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Glossary on Tuberculosis

Tuberculosis (TB) is an infectious disease caused by a Bacterium, Mycobacterium tuberculosis. It is spread through the air by a person suffering from TB. A single patient can infect 10 or more people in a year.

Directly Observed Treatment, Short-course (DOTS)

The DOTS strategy along with the other components of the Stop TB strategy, implemented under the Revised National Tuberculosis Control Programme (RNTCP) in India, is a comprehensive package for TB control.

The DOTS strategy is cost-effective and is today the international standard for TB control programmes. To date, more than 180 countries are implementing the DOTS strategy. India has adapted and tested the DOTS strategy in various parts of the country since 1993, with excellent results, and by March 2006 nationwide DOTS coverage has been achieved.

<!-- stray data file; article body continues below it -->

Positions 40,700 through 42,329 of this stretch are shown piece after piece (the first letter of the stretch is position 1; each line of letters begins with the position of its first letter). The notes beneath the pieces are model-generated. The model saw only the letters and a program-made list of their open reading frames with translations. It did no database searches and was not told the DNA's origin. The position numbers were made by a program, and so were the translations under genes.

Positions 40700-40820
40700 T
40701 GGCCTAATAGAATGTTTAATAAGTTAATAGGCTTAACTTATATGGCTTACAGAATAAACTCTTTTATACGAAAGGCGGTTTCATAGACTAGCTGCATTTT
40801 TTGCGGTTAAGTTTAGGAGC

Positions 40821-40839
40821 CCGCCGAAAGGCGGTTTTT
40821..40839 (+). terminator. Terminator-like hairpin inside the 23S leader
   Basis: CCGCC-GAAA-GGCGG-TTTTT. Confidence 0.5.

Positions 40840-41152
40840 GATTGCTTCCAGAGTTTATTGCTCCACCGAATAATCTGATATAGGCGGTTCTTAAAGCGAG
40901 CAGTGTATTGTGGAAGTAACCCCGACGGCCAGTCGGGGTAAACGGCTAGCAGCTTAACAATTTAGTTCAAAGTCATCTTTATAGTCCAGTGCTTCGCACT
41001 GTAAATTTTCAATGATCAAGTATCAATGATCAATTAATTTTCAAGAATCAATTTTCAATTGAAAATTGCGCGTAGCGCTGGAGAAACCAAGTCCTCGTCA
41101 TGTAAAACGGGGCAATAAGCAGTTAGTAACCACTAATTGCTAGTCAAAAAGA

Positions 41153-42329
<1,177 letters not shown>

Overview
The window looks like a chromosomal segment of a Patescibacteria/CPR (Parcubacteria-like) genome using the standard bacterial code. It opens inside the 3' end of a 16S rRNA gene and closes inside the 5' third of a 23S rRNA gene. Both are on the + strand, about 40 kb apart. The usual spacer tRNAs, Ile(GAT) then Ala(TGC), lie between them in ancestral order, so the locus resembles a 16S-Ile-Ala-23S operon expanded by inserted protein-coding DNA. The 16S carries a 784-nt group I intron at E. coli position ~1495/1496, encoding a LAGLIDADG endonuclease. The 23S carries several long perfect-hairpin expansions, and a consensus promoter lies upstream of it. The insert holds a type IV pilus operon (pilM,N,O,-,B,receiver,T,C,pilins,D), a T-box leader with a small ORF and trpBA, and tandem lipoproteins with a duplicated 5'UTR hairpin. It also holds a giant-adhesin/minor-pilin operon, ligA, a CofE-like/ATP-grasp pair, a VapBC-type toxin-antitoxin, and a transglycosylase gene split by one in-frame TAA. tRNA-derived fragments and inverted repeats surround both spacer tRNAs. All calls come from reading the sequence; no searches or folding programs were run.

Multidrug-resistant TB

Multidrug-resistant TB (MDR-TB) caused by MTB, resistant to both isoniazid and rifampicin, with or without resistance to other drugs, is among the most worrisome elements of the pandemic of antibiotic resistance. Globally, about three per cent of all newly-diagnosed patients have MDR-TB. The proportion is higher in patients who have previously received anti-TB treatment reflecting the failure of programmes designed to ensure complete cure of patients with TB. While host genetic factors may probably contribute, incomplete and inadequate treatment is the most important factor leading to the development of MDR-TB.

Extensively drug-resistant tuberculosis (XDR-TB) is a form of TB caused by bacteria that is resistant to the most effective anti-TB drugs. It has emerged from the mismanagement of multidrug-resistant TB (MDR-TB) and once created, can spread from one person to another.

One in three people in the world is infected with TB bacteria. Only when the bacteria become active do people become ill with TB. Bacteria become active as a result of anything that can reduce the person's immunity, such as HIV, advancing age, or some medical conditions. TB can usually be treated with a course of four standard, or first-line, anti-TB drugs. If these drugs are misused or mismanaged, multidrug-resistant TB (MDR-TB) can develop. MDR-TB takes longer to treat with second-line drugs, which are more expensive and have more side-effects. XDR-TB can develop when these second-line drugs are also misused or mismanaged and therefore also become ineffective.